Silver Bullet (1985)

silver bullet poster 1985 movie stephen king
6.5 Overall Score
Story: 7/10
Acting: 7/10
Visuals: 5/10

Busey, Haim, and McGill aren’t bad and fun movie

Under-developed story, not a good werewolf

Movie Info

Movie Name:  Silver Bullet

Studio:  Dino De Laurentiis Company/Famous Films Productions/International Film Corporation (II)

Genre(s):  Horror

Release Date(s):  October 11, 1985

MPAA Rating:  R

silver bullet wheelchair gary busey corey haim

I don’t even have a license to drive…

It is 1976 in Tarker’s Mills.  While Marty Coslaw (Corey Haim) tries to deal with being confined to a wheelchair the Silver Bullet, his sister Jane (Megan Follows) tries to deal with him.  Marty’s best friend is his uncle Red (Gary Busey), but Red has problems of his own; he drinks too much and is going through a messy divorce.  Soon, the problems of Marty and his family are going to seem trivial with the arrival of a killer in the form of a werewolf.  When Marty realizes who the killer is, he makes himself a target and he’s going to need more than the Silver Bullet to survive.

Directed by Daniel Attias, Silver Bullet is a werewolf horror movie.  The film is an adaptation of Stephen King’s illustrated novella Cycle of the Werewolf from 1983.  It was received mixed to negative reviews and many felt that it was too episodic, but has since grown a cult following.

silver bullet reverend lowe everett mcgill

I need to make some silent drape runner (aka Twin Peaks reference)

Werewolves were my monster of choice when I was young, and Silver Bullet came out at the right time (plus, I loved the pictures from the short novella).  While Silver Bullet is flawed, it still is fun.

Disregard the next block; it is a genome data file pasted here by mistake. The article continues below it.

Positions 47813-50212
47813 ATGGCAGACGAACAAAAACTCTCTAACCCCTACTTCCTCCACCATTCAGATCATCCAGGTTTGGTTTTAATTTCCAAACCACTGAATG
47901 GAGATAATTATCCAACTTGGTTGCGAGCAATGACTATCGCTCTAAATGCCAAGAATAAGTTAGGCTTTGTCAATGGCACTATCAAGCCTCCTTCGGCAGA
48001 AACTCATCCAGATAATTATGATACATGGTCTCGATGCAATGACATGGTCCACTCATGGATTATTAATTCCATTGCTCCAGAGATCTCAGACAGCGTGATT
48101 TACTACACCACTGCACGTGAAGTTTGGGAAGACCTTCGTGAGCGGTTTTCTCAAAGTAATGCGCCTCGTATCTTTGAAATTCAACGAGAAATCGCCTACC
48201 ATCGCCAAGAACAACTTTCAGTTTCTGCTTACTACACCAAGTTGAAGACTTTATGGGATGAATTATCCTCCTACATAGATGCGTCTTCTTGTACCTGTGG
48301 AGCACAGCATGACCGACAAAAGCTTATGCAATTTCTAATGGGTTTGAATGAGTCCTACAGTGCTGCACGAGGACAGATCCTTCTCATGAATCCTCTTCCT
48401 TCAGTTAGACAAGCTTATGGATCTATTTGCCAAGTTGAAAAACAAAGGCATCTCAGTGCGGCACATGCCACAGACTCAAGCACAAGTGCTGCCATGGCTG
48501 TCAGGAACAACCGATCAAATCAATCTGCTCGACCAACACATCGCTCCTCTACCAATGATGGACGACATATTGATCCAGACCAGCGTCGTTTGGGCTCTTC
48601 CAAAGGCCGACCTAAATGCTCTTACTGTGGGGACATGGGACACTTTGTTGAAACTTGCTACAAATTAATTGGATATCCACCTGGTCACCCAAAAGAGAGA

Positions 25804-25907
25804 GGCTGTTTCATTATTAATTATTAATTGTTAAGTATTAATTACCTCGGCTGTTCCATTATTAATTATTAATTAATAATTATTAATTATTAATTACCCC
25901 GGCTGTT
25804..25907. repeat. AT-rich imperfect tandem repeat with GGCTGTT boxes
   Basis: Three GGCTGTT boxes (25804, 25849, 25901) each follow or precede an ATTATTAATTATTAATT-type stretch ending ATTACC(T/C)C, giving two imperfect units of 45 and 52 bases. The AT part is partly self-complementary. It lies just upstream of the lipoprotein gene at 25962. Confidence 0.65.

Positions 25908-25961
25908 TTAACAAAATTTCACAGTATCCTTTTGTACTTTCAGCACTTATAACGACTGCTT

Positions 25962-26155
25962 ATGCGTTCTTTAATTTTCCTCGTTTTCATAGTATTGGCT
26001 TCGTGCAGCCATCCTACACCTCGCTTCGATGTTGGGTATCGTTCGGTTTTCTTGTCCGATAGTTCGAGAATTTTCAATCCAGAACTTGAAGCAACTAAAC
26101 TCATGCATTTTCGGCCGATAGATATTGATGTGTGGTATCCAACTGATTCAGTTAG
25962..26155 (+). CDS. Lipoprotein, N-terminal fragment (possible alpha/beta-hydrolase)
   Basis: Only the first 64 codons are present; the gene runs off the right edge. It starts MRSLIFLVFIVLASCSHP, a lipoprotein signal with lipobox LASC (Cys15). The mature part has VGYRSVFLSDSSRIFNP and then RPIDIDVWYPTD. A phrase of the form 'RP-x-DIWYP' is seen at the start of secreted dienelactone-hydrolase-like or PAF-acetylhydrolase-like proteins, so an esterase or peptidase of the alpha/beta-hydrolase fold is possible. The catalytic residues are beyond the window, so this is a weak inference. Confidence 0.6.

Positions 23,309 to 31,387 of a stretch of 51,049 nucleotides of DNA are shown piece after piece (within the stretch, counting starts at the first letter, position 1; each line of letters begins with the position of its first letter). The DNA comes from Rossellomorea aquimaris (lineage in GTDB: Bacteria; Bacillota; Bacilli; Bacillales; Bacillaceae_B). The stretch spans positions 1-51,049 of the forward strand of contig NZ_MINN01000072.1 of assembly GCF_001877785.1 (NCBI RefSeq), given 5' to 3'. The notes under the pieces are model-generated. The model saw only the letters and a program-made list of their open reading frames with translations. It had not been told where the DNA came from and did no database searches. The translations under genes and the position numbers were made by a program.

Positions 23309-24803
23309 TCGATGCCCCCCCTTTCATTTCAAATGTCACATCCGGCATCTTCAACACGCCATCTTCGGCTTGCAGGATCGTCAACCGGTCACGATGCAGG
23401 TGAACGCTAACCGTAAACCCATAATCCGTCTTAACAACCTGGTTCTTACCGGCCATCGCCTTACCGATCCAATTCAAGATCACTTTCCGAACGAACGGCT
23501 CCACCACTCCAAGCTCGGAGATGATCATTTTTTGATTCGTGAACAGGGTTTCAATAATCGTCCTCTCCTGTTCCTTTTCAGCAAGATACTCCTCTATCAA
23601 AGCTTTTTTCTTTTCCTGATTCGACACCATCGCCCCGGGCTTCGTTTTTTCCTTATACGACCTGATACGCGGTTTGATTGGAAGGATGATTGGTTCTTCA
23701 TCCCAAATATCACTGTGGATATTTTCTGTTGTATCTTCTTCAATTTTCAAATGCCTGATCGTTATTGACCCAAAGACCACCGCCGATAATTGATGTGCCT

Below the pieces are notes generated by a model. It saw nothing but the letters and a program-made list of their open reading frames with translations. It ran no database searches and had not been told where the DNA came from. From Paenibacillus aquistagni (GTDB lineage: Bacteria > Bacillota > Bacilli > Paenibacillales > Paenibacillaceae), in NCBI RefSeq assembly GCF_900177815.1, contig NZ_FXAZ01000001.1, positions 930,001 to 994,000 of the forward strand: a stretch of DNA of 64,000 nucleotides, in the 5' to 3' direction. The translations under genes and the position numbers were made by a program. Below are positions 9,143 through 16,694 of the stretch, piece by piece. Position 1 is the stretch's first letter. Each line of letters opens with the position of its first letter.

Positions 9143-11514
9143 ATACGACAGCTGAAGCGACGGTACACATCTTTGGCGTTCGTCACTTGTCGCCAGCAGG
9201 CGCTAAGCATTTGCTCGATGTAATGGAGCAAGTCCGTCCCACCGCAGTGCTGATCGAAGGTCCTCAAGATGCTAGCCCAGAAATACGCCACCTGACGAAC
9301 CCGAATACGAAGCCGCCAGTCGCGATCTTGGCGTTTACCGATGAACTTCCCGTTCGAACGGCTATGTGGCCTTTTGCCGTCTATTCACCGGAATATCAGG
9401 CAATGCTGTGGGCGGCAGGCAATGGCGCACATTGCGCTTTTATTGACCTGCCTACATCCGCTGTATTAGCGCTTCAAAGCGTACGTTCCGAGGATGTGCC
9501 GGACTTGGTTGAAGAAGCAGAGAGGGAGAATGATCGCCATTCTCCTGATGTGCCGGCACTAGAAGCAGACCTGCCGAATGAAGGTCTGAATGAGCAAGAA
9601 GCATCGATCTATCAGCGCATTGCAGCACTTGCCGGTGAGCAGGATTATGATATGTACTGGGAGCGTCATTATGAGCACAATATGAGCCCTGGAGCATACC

It follows the general plot of the story and expands on Marty’s role in the story by making him the main character.  The reason that the story is so bouncy and episodic is that the story it was adapted from was originally conceived as a calendar with each attack occurring on a holiday until the werewolf’s bloody end.  The attempt to adapt this theme into a flowing story is a struggle and more connecting nature had to be found (the flashback narration feels a bit like it was taken from To Kill a Mockingbird in style and form).  If the movie was made today, it probably would have been a TV series or a limited series so it could be broken down more.

I do like the story once the werewolf is ferreted out by Marty and her brother.  I always liked Everett McGill and it is fun to see him in the role of the tortured minister.  The movie (and the novella for that matter), make no attempt to explain how he became a werewolf and the fact he is a man of the cloth compounds the problem for him.  I just wish the movie had explored that a bit more.

silver bullet werewolf stephen king

Dang…knock off the eye shots, kid!!!

Visually, the movie does nothing special.  With great werewolf movies coming before it, you would think that Silver Bullet would have taken heed of the transformations found in An American Werewolf in London or The Howling which both had incredible looking werewolves and transformation scenes.  Instead the transformation scene is average, and the werewolf is a bad costume that looks like it came from a costume store instead of a professional studio (I don’t mind that the werewolf is more humaniod like The Wolf Man).  I did however want a Silver Bullet machine like Marty had.

Silver Bullet might not be the best movie, but it is fun.  Busey does a good job at least trying to make the movie enjoyable with his role, and Haims demonstrates why he was a great child actor…but the movie is mostly a bumpy ride.  With a real ’80s feel, Silver Bullet is one of those bad movies you can at least enjoy while watching.

Related Links:

Cycle of the Werewolf

Author: JPRoscoe View all posts by
Follow me on Twitter/Instagram/Letterboxd @JPRoscoe76! Loves all things pop-culture especially if it has a bit of a counter-culture twist. Plays video games (basically from the start when a neighbor brought home an Atari 2600), comic loving (for almost 30 years), and a true critic of movies. Enjoys the art house but also isn't afraid to let in one or two popular movies at the same time.

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